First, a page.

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Asynchronous eCourse beginning March 2, 2015 and continuing for 4 weeks
An ALA Editions eCourse facilitated by Kelly Czarnecki
Please note: Your purchase at the ALA Store is only Step 1 of a 2-Step Registration process!
Upon purchase you will receive a registration PDF in the form of a digital download. This PDF contains a link to our Registration page and a password. You must download this PDF and follow the instructions in order to complete the registration. The download link can be found on the final confirmation screen after you complete your purchase, and may also be accessed from your Account History. Confirmation with login instructions, reminders, and alerts will go to the email address used in the registration.
This eCourse is licensed for a single user. For pricing on bulk purchases in excess of $1,000, please contact us for more information.
Estimated Hours of Learning: 20
Certificate of Completion available upon request
After participating in this eCourse, you will be able to:
- Navigate Machinima, one of the top video entertainment networks for gamers, and incorporate it into library programs or digital media labs
- Develop a game design document
- Compare game creation software and identify the best options for your needs
- Understand alternate reality games and how they relate to libraries and transmedia storytelling
- Generate ideas for creating library games for mobile devices
- Create digital media library programs that develop 21st-century skills
Take your gaming nights up a notch by drawing eager creators to your workstations! Library programs in game design and interactive media are proving to be immensely popular with teens; what’s more, educators tout their value in teaching 21st-century skills. Noted library gamer Kelly Czarnecki will be your guide in this eCourse loaded with activities for both novices and experienced participants, and generously illustrated with numerous video examples. You’ll learn the basic skills to get your teens started in designing, producing and telling their stories. Your purchase includes the PDF version of "Digital Storytelling in Practice,” Czarnecki’s October 2009 issue of Library Technology Reports.
Week One: Working with Machinima
- Telling stories with game characters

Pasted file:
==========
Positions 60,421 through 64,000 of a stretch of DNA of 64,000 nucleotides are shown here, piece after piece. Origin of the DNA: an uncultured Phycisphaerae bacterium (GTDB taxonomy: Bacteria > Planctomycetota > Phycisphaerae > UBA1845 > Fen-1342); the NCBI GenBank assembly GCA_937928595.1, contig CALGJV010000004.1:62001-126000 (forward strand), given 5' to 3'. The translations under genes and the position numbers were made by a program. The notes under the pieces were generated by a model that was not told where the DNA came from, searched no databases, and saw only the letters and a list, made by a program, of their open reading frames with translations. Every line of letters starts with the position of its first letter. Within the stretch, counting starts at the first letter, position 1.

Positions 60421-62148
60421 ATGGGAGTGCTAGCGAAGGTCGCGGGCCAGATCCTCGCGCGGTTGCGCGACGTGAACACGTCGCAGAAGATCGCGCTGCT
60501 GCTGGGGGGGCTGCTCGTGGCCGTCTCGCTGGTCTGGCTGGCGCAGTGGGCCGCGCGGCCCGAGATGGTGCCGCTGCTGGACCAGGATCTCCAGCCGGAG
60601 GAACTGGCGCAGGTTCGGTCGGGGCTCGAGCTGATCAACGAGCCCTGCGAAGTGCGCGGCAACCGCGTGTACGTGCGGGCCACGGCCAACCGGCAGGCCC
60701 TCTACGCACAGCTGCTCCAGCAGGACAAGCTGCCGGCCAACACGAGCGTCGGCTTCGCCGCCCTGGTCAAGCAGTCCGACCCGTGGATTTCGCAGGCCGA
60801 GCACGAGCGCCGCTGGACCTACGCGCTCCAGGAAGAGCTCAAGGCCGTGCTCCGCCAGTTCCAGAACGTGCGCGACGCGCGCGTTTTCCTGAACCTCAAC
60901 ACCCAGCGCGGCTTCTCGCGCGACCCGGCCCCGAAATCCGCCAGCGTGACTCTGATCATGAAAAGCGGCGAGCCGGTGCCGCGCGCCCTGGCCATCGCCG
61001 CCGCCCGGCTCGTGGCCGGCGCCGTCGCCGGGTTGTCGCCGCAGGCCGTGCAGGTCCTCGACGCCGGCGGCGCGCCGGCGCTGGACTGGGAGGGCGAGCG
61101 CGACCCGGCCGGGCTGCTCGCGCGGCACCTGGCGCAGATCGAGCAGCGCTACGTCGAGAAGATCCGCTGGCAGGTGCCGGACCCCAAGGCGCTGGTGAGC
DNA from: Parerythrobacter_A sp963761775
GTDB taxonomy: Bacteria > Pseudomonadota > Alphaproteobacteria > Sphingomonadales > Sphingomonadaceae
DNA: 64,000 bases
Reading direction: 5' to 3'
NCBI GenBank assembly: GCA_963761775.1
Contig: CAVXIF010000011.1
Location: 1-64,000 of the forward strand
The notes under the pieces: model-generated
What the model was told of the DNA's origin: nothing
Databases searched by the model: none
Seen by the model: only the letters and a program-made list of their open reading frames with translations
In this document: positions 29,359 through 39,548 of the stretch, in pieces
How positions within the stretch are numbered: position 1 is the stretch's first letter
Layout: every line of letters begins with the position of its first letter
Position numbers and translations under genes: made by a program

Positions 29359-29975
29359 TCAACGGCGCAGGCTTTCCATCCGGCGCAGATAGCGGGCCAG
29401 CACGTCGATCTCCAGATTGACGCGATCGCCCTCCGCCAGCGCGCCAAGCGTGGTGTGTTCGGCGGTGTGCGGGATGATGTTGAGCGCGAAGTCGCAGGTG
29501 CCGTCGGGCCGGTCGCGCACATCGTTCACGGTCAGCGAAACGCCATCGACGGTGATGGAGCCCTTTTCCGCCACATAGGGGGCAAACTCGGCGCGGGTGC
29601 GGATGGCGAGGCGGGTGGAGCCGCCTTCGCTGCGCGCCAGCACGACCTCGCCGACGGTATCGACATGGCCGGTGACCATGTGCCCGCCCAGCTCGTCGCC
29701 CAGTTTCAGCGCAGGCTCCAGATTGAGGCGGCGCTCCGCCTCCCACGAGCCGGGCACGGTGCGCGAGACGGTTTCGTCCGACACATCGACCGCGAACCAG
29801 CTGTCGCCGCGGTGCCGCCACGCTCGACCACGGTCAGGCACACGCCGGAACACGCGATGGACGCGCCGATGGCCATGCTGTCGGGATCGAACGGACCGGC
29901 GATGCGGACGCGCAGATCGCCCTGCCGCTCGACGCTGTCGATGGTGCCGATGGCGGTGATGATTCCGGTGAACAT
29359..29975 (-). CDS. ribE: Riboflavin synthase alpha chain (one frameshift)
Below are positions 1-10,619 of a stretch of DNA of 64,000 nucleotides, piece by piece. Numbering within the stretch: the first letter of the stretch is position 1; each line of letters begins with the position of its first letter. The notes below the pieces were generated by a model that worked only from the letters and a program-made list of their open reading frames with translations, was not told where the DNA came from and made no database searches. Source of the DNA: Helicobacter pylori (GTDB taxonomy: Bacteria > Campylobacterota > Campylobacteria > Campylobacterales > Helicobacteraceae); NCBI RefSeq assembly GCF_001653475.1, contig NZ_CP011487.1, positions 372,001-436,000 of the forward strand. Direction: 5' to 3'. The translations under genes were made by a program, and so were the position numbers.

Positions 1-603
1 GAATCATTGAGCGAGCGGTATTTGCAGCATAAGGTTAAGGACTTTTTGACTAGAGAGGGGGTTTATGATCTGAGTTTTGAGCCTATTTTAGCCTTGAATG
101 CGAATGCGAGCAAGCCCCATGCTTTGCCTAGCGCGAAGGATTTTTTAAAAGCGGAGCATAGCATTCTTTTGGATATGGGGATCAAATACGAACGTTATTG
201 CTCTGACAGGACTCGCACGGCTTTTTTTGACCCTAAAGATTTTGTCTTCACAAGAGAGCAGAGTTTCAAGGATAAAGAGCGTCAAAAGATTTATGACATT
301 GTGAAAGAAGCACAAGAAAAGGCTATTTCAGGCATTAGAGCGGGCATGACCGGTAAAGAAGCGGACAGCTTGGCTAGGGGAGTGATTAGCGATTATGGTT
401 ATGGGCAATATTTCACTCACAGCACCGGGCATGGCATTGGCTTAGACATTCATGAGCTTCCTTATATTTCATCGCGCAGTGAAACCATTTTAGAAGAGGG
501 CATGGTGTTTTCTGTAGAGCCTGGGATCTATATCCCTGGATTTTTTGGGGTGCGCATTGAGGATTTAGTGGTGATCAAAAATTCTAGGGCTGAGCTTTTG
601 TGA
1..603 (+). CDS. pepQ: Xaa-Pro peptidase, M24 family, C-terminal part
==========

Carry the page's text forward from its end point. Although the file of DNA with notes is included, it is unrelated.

- Steps to developing a program around Machinima
- Gathering content
- Choosing a game engine
- Software for recording
Week Two: Game Design Principles
- Examples of game design in action
- Developing a theme
- Types of games
- How to develop a game design document
- Game design workshops and programs
Week Three: Alternate Reality Games
- Scalability and managing resources
- Common communication tools
- Using the library’s physical space
Week Four: Virtual, Mobile, and Augmented Reality Gaming
- Mobile and 21st century learning
- Using augmented reality technology
- Planning a program
How this eCourse Works
The eCourse begins on March 2. Your participation will require approximately five hours a week, at times that fit your schedule. There are no live sessions. All activities take place on the website, and you will be expected to
- Read, listen to or view online content
- Post to online discussion boards
- Complete weekly assignments or activities
Instructor Kelly Czarnecki will monitor discussion boards regularly during the four-week period, lead group discussions, and will also answer individual questions. All interaction will take place on the eCourse site, which will be available 24 hours a day, 7 days a week. It's recommended that students log into the site on March 2 or within a few days for an overview of the content and to begin the first lesson.
Participants will need regular access to a computer with an internet connection for online message boards participation, viewing online video, listening to streaming audio (mp3 files), and downloading and viewing PDFs and PowerPoint files. ALA Editions eCourses are fully compatible with Windows and MacOs.
About the Instructor
is a Teen Services Librarian at ImaginOn
with the Charlotte Mecklenburg Public Library in North Carolina and an experienced collaborator with community groups in teen programming.. Author of Gaming in Libraries
(THE TECH SET® #9) and the Library Technology Reports
issue “Digital Storytelling in Practice,” she also wrote School Library Journal
’s “Gaming Life” column for several years. She is a former chair of YALSA’s Teen Tech Week
committee and a frequent presenter on the intersection of gaming and libraries.